Washington — Sen. John Cornyn (R., Texas) is busy at the Capitol this afternoon, where the Senate is debating on whether to proceed to roll-call votes on the DREAM Act, the 9/11 responders bill and the defense-authorization bill. Before hustling to the floor, Cornyn reflected on the lame-duck session thus far in an interview with National Review Online.
“It’s a mixed bag,” Cornyn says. “In an ideal world, we’d be able to avoid all of the chaos, but that’s just part of the process — you get down here to the very end, and people are desperate to throw a Hail Mary pass on a variety of issues.”
“The Republican position has been that there are only two things we really have to do,” Cornyn explains. “One, we have to keep the lights on and fund the federal government until we can come back in January; secondly, we have to keep this tax increase from occurring.” With Democrats apparently “resigned to the inevitable” on President Obama’s tax deal, Cornyn predicts that it will be able move forward.
On the tax deal, Cornyn notes that any chance to offer amendments will likely be “extraordinarily limited,” since the “basic deal has already been negotiated between the president and Republicans, and I don’t think that’ll be subject to change.”
Still, Cornyn is working to bring up an amendment that will address the deal’s deficit-spending provisions, to “tee the issue up.” Republicans and the White House, he says, beyond their agreement to extend Bush-era tax rates, have to “come to grips” with the country’s “spending and unsustainable debt.”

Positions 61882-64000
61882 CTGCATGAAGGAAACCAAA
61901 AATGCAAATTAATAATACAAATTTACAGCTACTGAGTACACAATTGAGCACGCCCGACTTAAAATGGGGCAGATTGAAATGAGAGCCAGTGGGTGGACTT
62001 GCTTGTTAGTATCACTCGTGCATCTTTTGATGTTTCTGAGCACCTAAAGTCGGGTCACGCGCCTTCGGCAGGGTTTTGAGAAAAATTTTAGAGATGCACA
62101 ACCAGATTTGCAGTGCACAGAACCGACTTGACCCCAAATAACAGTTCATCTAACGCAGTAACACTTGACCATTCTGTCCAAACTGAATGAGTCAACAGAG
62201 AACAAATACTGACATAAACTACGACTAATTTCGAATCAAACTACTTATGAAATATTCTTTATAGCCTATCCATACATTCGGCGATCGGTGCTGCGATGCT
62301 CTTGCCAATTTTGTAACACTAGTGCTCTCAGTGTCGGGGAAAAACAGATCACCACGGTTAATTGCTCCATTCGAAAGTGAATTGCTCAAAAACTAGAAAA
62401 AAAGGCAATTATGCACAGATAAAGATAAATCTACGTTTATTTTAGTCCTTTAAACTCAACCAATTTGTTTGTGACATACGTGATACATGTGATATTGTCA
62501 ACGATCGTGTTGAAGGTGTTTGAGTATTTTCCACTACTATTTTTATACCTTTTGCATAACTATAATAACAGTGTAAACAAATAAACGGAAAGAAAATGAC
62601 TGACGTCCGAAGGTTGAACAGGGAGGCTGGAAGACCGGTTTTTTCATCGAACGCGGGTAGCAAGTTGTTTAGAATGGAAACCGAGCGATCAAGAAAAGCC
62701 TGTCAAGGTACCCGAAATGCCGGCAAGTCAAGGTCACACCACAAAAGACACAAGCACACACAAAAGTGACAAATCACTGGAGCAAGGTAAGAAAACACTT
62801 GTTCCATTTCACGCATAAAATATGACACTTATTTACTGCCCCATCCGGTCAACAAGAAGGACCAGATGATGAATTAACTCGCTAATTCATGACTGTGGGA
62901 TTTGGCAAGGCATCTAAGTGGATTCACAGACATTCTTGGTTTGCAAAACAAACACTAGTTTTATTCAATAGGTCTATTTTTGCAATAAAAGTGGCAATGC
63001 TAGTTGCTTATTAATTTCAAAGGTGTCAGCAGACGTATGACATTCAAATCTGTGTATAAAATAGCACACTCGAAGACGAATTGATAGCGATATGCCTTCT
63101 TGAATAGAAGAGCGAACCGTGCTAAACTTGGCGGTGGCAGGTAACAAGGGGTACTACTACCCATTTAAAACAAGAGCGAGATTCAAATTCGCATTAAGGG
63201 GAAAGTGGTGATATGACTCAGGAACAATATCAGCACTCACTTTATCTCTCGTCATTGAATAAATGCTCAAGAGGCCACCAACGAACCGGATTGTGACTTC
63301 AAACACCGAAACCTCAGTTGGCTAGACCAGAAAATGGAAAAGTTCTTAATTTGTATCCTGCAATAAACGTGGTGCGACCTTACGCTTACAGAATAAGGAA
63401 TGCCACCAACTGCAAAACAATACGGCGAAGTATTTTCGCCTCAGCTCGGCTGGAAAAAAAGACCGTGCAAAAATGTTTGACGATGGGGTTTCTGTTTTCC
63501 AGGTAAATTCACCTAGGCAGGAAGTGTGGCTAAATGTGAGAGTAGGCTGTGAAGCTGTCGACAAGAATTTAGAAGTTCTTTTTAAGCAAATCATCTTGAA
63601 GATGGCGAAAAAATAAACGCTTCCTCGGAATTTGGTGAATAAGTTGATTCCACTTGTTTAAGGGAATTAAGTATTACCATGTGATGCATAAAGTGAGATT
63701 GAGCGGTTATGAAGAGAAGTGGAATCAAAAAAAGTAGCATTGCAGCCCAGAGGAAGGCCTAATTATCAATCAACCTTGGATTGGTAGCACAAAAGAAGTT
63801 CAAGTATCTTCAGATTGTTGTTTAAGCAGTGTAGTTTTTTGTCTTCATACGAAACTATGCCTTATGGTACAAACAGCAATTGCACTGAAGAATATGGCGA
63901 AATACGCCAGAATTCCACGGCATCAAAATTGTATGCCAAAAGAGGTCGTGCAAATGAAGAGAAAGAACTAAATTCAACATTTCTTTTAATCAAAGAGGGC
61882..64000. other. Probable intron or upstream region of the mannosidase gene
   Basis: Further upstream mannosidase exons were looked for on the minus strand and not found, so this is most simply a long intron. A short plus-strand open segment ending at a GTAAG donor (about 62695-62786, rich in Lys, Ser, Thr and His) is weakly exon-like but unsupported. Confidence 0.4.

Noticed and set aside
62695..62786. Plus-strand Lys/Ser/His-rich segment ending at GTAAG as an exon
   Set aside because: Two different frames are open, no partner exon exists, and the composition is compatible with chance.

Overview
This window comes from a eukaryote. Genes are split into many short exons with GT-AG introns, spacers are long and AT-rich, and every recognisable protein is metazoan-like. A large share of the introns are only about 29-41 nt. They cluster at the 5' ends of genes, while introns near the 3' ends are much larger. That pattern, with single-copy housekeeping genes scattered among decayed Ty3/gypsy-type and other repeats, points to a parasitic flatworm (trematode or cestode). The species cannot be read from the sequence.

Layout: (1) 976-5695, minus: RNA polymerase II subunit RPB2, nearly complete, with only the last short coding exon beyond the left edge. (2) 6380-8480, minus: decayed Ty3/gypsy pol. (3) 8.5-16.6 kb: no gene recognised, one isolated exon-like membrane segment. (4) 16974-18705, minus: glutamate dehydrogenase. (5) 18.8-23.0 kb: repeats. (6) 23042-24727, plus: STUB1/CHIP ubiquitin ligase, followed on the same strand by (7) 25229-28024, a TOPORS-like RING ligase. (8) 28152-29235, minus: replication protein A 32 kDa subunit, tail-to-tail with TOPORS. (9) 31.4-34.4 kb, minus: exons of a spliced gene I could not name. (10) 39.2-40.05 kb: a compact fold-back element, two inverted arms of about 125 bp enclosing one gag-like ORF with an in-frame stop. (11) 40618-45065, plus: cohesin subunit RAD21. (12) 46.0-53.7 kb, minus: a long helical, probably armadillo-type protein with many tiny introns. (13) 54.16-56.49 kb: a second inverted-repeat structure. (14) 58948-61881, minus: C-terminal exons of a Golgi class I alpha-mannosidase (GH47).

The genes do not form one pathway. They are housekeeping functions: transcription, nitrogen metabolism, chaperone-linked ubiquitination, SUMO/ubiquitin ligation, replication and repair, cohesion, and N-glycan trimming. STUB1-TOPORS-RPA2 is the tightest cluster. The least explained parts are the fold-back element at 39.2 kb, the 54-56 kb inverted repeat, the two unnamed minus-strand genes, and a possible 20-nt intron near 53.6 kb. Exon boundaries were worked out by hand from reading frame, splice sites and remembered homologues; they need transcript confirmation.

In this sense, Cornyn says he understands why Sen. Jim DeMint (R., S.C.) has opposed the tax deal. Though he backs the agreement, Cornyn agrees with DeMint, and other Republicans, that the extension of unemployment benefits, without corresponding budget offsets, is a “dangerous sign” that “the Congress has not yet won its battle against the addiction to deficit spending.”
In recent days, President Obama has used heated rhetoric — calling Senate Republicans “hostage-takers” — as he’s defended the tax deal. Nevertheless, Cornyn sees a glimmer of hope on Pennsylvania Avenue. “To the extent that this demonstrates a willingness to negotiate with Republicans and come up with a bipartisan agreement, if this is the beginning of a new trend, I think that’s positive. But the truth is, I don’t think that he had much choice — Democrats got themselves in a real box. They should have done this much earlier, and they would have had more leverage, but they couldn’t decide amongst themselves before the election.”
Looking ahead, Cornyn, who directs the National Republican Senatorial Committee, says that the upcoming tax vote will be a campaign issue for Senate Democrats running in 2012. “It’s hard to know how pivotal this particular vote would be,” he says. “But if Democrats somehow decided to reject the deal, it would have a negative impact on unemployment, and we’d find ourselves still with very high unemployment rates, which would make the reelection chances for the president and Senate Democrats very tough indeed.”
As we part, Cornyn cautions that the Democrats’ December legislating may be far from over. “There is going to be an attempt to offer an omnibus appropriations bill on the continuing resolution, which will, of course, contain a lot of earmarks and things like that,” he says. “So it’s pretty ugly, to be honest with you.”